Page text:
• Physical hardware: silicon, wires, welds, sensors, modules, functions
  • Mobile front-end app: this opens on your phone and allows you to read the data from the hardware sensors, activate functions, and interface with your device.
  • Web app (back end): this displays cloud-processed information on your device.

Developing an IoT prototype can be difficult because creating the device requires so many different skills: A software engineer may wonder when to design a hardware prototype, or an electrical engineer scratch his or her head about developing an industry-standard mobile IOS to control the device.

The following methodology may be useful in providing a progress chart for your IoT prototype and help you to choose the right tools to build your device.

1: Objectives

 What is your prototype for? You're presumably building an IoT prototype because you're working to create something that doesn't yet exist.

What is your device, and what makes it special? What does it do? How does it work? We call this the purpose of the prototype, and it is the key to mapping the flow of information within the device and its levels. Here's how to set objectives for your prototype.

Look at each of its pieces. Look at the physical device. What is its purpose? What is it doing? And how does it communicate with the mobile and/or web app? Look at the mobile app and ask yourself the same questions. Now do the same for the web app.

2: Limitations

Asking yourself the right questions can give you specific answers that tell you the best direction to take. What are the most common limitations of an IoT prototype? Size, cost, battery life, primary and secondary functions to be tested, security etc.

Understanding the key limitations of your prototype will help you to make progress with the project, and most importantly to identify the secondary limitations and the non-problems to be bypassed during the prototyping process.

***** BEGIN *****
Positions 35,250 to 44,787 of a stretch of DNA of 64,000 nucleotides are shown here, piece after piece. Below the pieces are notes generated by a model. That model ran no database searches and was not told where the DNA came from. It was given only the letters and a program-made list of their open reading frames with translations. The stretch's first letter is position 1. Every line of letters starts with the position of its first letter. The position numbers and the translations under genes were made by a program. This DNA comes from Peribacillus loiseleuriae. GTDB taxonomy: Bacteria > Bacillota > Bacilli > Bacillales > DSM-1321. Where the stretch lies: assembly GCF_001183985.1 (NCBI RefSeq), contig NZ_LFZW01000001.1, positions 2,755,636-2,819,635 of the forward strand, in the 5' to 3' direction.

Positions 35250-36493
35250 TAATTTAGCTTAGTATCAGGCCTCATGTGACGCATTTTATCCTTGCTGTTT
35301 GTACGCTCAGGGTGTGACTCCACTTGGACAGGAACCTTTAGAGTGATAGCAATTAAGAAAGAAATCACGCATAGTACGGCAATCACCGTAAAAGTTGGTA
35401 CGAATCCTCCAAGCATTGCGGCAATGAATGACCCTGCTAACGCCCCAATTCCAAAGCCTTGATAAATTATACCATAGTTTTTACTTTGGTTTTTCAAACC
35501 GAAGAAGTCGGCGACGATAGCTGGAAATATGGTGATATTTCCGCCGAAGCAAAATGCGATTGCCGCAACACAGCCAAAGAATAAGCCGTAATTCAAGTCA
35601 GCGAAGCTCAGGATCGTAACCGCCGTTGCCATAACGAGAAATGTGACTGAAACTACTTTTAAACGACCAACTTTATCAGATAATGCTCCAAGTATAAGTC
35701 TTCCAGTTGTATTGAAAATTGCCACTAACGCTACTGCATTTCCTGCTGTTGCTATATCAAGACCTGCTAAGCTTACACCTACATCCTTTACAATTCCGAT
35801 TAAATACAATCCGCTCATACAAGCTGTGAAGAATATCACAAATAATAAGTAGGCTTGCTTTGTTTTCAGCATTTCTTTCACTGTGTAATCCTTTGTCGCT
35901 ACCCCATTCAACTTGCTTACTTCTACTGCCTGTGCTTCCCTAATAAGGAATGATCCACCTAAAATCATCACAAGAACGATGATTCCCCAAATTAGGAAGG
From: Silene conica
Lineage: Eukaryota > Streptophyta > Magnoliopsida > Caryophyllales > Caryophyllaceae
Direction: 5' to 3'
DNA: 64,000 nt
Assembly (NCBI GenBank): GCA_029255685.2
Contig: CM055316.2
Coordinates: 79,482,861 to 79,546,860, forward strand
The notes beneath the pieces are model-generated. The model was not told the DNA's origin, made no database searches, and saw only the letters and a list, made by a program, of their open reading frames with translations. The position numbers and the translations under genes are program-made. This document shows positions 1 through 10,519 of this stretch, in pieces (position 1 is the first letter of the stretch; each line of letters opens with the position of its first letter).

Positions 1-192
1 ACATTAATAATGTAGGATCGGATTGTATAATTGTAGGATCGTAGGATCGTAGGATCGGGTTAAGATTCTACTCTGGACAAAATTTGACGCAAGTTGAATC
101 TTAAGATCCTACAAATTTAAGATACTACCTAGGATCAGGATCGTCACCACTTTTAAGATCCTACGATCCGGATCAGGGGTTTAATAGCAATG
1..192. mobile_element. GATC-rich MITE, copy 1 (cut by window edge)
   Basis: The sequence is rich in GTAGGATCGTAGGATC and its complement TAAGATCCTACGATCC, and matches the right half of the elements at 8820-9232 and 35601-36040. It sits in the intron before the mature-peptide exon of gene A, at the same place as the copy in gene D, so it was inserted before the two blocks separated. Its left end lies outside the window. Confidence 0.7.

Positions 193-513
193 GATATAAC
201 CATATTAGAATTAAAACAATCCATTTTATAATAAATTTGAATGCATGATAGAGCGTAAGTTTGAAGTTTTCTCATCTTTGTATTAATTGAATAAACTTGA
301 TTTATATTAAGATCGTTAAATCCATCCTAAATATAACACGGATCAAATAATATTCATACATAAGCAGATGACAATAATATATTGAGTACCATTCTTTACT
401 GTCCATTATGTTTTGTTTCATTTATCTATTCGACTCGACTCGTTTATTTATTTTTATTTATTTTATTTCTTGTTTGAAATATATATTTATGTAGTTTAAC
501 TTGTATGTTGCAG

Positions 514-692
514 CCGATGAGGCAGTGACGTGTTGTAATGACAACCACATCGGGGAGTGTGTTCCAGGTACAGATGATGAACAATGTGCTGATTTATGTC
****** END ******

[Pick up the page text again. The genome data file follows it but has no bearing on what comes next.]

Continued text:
3: Modules

This is the time to break down your prototype into its functional components, and to identify the most suitable tools and hardware for each one. All IoT products require at least one of the following:

  1. Communications module: How does the device connect to the internet?
  2. Power module: Where does it get its power?
  3. Processor modules: What must the firmware do?

Most IoT products also have some of the following additional modules:

  1. User input/output: Allow the user to interact physically with the device
  2. Sensors: Collect and store information about the environment
  3. Action modules: Allow the device to control and interact with other objects


Prototyping is a fundamental element of IoT product development. However, if you don't first define precise objectives, limitations and modules for your IoT prototype, determining how and where the prototyping process should take place can be difficult and discouraging.

Using the process described in this article to define the IoT prototype paths clarifies its objectives and can serve as a guide in selecting the right tools to carry out a quick, satisfactory and obstacle-free prototyping process.

Once you've identified all the functional modules of the device, finding the right hardware from online suppliers will become a much quicker and error-free process, and you can finally begin construction of the IoT prototype!


Turn your idea into a prototype


Electronic Manufacturing & Services